Pour in the wine to deglaze the pan, scraping up the fond (another name for those tasty stuck-on brown bits) to release them from the bottom, and simmer until the liquid is reduced by half. This should take about 2 to 3 minutes.

Horizontal image of cooking tomato sauce and aromatics in a cast iron skillet.

Add the canned tomatoes with their juices, along with the oregano and the bay leaf. Using the back of a spoon, gently crush the tomatoes to give them a head-start towards breaking down a bit, and stir to combine. Nestle the chicken pieces into the sauce, and add any juices that have collected on the plate to the pan.

Keeping the pan uncovered, bring the sauce to a gentle simmer and adjust the heat to medium-low as needed. Continue to simmer until the poultry is cooked through, for about 30 minutes.

Horizontal image of simmering pieces of poultry in a sauce in a cast iron skillet.

Dark meat typically takes longer to cook than white meat, but split chicken breasts tend to be very thick. The breasts may take 30 to 35 minutes to cook fully while the thighs may finish cooking in the sauce in just 20 minutes. Use a meat thermometer to make sure the internal temperature of the thickest pieces reaches 160°F.

If the thighs are done first, you can set them aside and cover them loosely with foil if you like. But dark meat is very forgiving and stewing provides delectable results – it won’t dry out with a little extra cooking.

Step 5 – Garnish and Serve

Using tongs, transfer the chicken pieces to a platter. The sauce should be hearty and thick, but if it’s too thin, you can boil it for several minutes to reduce the liquid and thicken it up.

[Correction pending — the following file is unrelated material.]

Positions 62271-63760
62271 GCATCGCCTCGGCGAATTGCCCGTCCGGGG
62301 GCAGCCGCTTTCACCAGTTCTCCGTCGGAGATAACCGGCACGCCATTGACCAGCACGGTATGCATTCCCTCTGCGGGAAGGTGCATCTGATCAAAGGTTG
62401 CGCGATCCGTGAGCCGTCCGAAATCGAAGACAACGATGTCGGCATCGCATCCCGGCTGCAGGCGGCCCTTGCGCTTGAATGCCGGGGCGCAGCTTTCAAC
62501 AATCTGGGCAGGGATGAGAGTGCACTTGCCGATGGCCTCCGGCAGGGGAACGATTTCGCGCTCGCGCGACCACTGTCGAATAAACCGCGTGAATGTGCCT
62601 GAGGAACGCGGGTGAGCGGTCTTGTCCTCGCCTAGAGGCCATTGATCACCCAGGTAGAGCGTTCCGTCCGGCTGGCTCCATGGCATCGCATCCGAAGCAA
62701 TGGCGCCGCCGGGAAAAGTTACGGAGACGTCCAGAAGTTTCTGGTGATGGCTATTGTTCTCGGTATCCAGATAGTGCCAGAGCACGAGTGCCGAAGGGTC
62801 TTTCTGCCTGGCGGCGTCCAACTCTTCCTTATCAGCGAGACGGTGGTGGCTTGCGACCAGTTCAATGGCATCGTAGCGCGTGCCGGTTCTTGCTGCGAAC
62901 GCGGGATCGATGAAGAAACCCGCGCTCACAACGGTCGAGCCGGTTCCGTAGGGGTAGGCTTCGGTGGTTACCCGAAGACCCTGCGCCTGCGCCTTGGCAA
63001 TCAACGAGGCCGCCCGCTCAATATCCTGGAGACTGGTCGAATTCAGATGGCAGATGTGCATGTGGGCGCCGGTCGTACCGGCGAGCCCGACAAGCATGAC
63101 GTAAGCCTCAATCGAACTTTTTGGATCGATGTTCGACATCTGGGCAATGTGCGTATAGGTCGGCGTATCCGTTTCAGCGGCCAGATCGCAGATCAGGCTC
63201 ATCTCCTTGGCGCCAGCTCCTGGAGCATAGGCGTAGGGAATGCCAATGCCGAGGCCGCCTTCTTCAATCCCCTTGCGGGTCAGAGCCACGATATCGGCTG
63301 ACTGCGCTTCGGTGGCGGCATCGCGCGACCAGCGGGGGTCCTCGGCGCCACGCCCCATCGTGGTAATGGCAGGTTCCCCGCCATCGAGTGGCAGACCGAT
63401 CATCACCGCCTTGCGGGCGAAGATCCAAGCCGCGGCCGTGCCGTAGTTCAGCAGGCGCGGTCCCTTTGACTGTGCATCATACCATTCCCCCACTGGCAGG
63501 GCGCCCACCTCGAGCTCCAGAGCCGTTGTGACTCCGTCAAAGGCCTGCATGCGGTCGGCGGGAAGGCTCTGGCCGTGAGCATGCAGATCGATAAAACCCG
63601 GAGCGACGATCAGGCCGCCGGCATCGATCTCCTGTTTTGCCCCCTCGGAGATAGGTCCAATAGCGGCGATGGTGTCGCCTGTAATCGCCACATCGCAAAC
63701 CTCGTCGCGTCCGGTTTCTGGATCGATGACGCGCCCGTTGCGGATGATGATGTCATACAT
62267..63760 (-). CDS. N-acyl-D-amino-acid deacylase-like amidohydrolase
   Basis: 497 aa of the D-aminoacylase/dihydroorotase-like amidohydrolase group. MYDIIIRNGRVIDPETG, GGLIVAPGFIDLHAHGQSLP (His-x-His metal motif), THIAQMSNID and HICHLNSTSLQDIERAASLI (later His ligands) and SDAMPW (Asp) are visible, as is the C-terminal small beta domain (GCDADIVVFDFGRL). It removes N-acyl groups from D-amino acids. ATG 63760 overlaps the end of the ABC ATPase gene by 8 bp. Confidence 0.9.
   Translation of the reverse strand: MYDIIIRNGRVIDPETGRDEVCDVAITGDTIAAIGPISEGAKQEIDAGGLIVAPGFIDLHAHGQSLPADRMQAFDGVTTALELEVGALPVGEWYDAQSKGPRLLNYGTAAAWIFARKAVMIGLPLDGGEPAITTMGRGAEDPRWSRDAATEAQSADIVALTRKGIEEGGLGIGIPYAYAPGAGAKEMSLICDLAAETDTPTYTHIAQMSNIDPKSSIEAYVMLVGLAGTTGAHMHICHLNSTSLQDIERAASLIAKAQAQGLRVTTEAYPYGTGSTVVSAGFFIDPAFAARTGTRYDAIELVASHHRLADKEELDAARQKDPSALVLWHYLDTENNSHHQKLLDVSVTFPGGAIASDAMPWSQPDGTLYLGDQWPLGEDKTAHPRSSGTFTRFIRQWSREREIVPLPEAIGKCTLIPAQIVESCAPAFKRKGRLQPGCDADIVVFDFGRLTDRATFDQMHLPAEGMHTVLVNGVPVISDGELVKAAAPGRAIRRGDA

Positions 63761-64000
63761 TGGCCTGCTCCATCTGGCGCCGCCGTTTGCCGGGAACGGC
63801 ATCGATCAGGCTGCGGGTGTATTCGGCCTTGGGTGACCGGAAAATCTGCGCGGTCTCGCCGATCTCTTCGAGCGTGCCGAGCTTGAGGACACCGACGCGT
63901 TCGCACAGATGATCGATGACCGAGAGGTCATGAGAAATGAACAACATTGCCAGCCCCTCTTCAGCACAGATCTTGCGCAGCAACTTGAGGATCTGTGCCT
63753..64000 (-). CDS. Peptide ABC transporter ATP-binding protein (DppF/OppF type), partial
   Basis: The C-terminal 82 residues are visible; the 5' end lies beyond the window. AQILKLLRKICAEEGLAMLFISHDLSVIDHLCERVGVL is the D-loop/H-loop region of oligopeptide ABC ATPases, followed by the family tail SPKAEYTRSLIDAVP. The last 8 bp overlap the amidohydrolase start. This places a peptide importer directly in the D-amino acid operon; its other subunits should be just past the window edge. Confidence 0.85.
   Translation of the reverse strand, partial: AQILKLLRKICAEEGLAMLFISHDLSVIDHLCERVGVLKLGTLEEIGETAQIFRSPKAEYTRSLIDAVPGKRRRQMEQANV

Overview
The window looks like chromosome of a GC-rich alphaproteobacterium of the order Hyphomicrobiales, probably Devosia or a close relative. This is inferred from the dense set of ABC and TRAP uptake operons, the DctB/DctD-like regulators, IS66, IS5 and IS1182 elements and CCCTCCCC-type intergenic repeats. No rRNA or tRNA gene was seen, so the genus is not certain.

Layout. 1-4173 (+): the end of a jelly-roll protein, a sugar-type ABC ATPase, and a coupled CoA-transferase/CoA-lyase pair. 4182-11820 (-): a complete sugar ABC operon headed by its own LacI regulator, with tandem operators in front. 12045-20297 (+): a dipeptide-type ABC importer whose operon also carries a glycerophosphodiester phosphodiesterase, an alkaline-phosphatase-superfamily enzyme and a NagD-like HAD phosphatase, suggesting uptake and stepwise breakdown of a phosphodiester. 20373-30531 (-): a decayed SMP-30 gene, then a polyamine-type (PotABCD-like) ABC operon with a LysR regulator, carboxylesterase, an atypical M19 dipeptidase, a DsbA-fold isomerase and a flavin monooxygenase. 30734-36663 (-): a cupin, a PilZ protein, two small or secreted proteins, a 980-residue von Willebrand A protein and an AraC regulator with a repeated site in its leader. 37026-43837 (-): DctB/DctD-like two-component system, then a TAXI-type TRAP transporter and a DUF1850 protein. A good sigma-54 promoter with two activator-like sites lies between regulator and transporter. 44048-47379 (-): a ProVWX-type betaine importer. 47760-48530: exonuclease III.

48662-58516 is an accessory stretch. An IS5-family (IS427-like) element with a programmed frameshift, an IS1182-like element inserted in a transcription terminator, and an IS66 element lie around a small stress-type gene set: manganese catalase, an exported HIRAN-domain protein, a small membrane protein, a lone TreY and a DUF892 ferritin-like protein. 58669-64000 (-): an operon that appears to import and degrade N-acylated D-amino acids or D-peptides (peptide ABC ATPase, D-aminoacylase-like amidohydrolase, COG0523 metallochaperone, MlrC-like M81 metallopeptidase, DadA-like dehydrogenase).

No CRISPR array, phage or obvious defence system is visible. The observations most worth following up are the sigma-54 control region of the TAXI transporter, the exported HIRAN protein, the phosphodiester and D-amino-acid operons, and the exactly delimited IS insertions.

Horizontal top-down image of four pieces of cooked poultry in a red tomato and herb sauce in a cast iron skillet with a spoon.

You can also stir in a tablespoon of capers or about 1/4 cup of pitted olives at this point to add some briny flavor.

Remove the bay leaf, pour the sauce over the top of the chicken, and garnish with the parsley. Serve with your choice of polenta, rice, pasta, or crusty bread.

Sauce Swiping Strongly Encouraged

Many Italian dishes are served with some type of carb to make sure you inhale every last drop of sauce, and chicken cacciatore is no exception.

Horizontal image of a white plate with large pieces of cooked poultry covered in tomato sauce with fresh herbs.

Crunchy bread is an obvious choice, as well as pasta, which just screams cozy Italian bistro where the carpet’s cologne is redolent with garlic and onions. But I often turn to polenta to put under my cacciatore and I dare you to do the same.

If you skipped the mushrooms but decided you missed them in the end, this creamy polenta with baby bellas will make everything all better.

How will you serve up your hunter’s kitchen at home? Tell us about your special tricks and ingredients to make this dish your own in the comments below. And don’t forget to give this recipe a five-star rating if you loved it!

There’s no denying that this one-pan poultry bathed in tasty sauce is a weeknight champion. Maintain your status as hero of the kitchen every night of the week by trying these chicken recipes next:

Photos by Fanny Slater, © Ask the Experts, LLC. ALL RIGHTS RESERVED. See our TOS for more details. Originally published June 2, 2014. Last updated on March 18, 2022.

Nutritional information derived from a database of known generic and branded foods and ingredients and was not compiled by a registered dietitian or submitted for lab testing. It should be viewed as an approximation